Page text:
By John Arenas | May 14, 2014

How Did We Get Here? A History of the Modern Office

We can be inspired by the modern office or take it for granted, but how exactly did it become what it is today?

In his new book, “Cubed: A Secret History of the Workplace,” Nikil Saval interweaves history and personal experience to share the story of office evolution. Specifically, Saval details the impacts of workplace visionaries as well as their ideas and inventions. He then goes on to explain how these concepts shaped the workplace we know today.

“Today’s office is a wasteland. It saps vitality, blocks talent, frustrates accomplishment. It is the daily scene of unfulfilled intentions and failed effort.” –Robert Propst, 1960.

In response to this conclusion, Propst launched his concept of the Action Office system in 1964. This system opened the workplace by transforming permanent or fixed structures into configurable furniture options. Propst wanted to change the way people worked for the better. Needless to say, many copycats distorted his plan and now we are blessed with the cubicle.

In an NPR interview with Rachel Martin, Saval reveals his personal experience with limiting workspaces. Specifically, he mentions that although he was moving throughout different companies and gaining experience, his cubicle always seemed to be closing in.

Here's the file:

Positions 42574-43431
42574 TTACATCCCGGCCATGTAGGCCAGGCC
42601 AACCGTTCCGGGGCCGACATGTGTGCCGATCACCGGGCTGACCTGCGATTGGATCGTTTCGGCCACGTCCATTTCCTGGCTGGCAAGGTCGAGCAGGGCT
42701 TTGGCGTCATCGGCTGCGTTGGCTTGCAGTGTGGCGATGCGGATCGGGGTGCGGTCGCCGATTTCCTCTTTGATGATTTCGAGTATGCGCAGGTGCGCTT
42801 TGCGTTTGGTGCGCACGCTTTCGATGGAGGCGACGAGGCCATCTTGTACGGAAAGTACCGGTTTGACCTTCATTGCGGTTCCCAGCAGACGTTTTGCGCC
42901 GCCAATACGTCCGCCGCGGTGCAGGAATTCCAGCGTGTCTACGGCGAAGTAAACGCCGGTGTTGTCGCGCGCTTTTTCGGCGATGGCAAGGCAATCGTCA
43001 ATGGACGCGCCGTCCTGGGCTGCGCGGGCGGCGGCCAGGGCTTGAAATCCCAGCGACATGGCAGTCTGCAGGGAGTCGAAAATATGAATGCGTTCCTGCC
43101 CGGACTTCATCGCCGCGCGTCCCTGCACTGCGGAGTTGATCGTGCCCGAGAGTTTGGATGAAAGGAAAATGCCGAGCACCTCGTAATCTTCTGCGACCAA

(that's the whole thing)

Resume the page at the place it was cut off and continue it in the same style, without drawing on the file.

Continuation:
Saval’s experience mirrors how many people feel about cubicles or closed off workspaces. Of course privacy is great sometimes, but studies have shown that open concept environments inspire greater efficiency and increased happiness at work. In reference to his career journey, Saval concludes, “And finally I was actually a freelancer, and that meant the cubicle had been squeezed out of existence.”

Moreover, the ever-increasing demand for coworking spaces stems from society’s urge to break free from the traditional workplace. Many corporations are falling in line as well and redesigning not only their offices, but also their company policies. Another important point that Saval makes is that it’s not just the aesthetics; it’s the culture too.

If you’re interested in learning more about modern workplaces that are beginning to break the mold, check out our Workplace Wednesday features.

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